For example, the muzzle and mouth are longer, more like that of a dog. The body is also longer and closer to the ground, especially for African linsangs.
Still, these tree-dwelling carnivores are otherwise extremely similar to cats. They’re usually a little smaller than a foot, although tails are twice that.
Most also have stripes, blotches, and spots. And, some like the banded linsang actually look like a cross between a lemur and a cat.
Scientific name (genus): Eupleres
Summary: Falanoucs are cat-like predators native to Madagascar, and depending on the angle you see it from, look like a cat or a mongoose.
Falanoucs are endemic to Madagascar, like several other animals on this list.
In addition, they closely resemble cats in their body and tail. However, the head is normally smaller and more elongated, much more like a mongoose or ferret.
Falanoucs are also uniform in color. Almost all of them are brown with no markings, although some are darker along the spine. That makes them stand out compared to cats and mongooses.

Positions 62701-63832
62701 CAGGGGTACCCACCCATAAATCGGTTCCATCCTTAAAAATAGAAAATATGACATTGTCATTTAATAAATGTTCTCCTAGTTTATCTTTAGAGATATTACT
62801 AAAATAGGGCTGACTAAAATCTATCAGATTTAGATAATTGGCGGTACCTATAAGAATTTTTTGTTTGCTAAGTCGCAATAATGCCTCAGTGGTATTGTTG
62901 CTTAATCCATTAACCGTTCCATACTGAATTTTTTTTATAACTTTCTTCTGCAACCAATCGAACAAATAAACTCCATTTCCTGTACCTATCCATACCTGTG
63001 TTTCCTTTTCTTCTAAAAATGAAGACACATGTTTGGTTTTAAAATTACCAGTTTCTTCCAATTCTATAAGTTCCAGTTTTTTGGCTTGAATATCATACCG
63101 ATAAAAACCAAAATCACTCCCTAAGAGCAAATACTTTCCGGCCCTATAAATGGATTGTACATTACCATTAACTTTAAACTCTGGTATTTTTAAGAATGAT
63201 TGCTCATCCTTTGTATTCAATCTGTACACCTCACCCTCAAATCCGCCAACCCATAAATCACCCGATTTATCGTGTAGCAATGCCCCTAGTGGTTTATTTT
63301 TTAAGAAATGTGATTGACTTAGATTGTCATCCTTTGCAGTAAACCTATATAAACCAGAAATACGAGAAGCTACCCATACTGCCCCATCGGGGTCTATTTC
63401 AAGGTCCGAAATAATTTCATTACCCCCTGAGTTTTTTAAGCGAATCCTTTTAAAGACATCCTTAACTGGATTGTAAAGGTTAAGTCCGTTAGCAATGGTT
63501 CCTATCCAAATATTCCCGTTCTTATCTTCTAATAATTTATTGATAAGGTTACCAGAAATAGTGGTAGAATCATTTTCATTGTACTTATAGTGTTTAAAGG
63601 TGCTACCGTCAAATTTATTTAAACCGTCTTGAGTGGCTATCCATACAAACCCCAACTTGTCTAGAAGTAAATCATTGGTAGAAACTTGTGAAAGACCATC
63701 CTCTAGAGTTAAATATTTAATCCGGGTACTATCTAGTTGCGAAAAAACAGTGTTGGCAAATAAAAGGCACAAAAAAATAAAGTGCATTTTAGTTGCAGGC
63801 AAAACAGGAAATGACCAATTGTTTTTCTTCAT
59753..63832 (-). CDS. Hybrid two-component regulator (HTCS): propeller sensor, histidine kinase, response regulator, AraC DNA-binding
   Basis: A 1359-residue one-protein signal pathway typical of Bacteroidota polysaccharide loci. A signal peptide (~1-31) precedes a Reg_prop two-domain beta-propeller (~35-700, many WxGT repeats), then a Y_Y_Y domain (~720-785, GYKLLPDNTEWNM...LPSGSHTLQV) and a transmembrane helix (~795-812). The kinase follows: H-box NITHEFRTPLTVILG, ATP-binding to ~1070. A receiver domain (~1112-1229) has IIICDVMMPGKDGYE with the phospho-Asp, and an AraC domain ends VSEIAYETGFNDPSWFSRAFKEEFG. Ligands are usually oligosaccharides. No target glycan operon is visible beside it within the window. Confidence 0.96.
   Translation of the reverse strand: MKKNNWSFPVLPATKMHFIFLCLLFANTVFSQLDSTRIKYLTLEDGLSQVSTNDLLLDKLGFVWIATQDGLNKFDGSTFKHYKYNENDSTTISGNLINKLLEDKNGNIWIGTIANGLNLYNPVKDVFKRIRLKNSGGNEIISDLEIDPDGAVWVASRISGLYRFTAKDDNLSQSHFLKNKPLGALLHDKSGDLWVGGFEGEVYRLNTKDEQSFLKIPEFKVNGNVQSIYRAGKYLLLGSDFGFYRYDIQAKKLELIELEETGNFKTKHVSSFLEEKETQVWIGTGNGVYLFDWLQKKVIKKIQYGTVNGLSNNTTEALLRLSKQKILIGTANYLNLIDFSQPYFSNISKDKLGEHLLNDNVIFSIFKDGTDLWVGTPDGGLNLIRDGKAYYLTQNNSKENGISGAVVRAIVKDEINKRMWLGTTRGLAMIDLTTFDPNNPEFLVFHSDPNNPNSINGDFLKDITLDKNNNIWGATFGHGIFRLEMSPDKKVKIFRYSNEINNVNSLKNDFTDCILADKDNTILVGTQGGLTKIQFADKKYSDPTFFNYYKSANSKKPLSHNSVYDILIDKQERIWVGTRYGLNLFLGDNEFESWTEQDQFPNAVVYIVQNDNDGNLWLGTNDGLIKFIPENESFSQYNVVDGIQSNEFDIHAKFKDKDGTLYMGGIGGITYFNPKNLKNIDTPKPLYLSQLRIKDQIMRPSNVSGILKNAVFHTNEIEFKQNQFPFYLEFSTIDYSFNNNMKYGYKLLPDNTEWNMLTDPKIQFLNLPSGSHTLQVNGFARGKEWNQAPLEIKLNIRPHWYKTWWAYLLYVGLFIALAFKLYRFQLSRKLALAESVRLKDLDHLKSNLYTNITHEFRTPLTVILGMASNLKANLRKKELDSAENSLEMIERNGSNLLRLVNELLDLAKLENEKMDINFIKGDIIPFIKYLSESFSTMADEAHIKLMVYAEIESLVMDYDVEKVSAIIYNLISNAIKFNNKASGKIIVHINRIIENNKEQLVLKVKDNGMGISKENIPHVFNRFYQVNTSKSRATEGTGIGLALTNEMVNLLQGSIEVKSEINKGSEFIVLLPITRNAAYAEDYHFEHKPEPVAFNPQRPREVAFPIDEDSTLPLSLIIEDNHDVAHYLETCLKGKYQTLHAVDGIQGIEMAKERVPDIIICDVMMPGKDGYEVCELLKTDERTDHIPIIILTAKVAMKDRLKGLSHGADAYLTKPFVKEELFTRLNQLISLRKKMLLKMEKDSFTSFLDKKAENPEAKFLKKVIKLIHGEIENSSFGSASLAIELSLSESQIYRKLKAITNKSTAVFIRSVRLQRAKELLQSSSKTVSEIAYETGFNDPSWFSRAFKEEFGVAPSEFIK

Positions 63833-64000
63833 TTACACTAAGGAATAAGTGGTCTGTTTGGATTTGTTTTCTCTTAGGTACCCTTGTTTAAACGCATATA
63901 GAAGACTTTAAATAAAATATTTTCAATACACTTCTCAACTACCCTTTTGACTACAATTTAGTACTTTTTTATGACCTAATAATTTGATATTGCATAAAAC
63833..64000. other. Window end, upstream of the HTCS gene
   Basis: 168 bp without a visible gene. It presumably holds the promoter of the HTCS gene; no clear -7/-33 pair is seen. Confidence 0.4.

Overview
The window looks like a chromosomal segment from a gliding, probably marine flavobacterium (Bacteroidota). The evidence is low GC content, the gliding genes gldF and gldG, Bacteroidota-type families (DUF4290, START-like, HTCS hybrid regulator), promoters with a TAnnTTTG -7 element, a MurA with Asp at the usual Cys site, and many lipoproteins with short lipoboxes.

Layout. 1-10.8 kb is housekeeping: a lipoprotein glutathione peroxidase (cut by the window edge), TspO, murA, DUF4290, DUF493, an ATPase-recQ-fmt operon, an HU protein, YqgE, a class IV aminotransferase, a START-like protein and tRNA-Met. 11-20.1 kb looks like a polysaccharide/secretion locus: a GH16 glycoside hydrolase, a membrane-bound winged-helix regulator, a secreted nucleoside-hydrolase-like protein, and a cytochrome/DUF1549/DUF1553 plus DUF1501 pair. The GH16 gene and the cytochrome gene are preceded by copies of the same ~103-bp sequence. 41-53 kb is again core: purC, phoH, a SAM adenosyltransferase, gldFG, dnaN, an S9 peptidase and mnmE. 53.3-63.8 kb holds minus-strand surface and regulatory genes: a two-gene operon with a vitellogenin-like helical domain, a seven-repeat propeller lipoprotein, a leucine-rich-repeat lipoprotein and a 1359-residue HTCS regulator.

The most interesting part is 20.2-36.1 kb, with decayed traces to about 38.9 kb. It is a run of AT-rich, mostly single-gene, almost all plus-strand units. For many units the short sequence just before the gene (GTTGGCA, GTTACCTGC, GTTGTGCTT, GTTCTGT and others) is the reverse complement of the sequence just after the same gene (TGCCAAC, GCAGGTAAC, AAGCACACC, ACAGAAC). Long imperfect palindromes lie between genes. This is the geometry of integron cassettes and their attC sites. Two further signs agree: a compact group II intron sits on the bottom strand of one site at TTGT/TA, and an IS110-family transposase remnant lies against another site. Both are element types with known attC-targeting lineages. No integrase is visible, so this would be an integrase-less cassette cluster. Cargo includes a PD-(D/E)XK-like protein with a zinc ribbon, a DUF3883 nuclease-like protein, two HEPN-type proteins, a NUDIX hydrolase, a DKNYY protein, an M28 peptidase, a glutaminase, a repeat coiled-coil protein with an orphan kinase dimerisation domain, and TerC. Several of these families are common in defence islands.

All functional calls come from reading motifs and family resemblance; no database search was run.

In addition, falanoucs have different teeth than almost any other mammal. The canines point backwards, allowing them to trap and snare insects and earthworms more easily.
Unlike cats, falanoucs don’t have retractable claws. However, they do climb and spend much of their time in trees.
Scientific name (family): Viverridae
Summary: Civets normally look like a cross between a cat and a dog, or a cat and a raccoon – but are remarkably similar to cats in many ways.
Civets include over a dozen species of loosely related, cat-like animals.
All civets share characteristics like long tails, cat-like builds, and semi-retractable claws. However, they’re also closer to raccoons and skunks in that they produce musk.
In fact, that musk is one of the primary threats to civets in the wild, as people still hunt them to use them to make perfume. They’re also popular for fur and for meat, which has led to population decline.
All civets are native to tropical forests, mostly in the African and Asian continents. Like cats, they spend much of their time in trees, hunt small mammals and fish, and live relatively solitary lives.
Scientific name: Arctictis binturong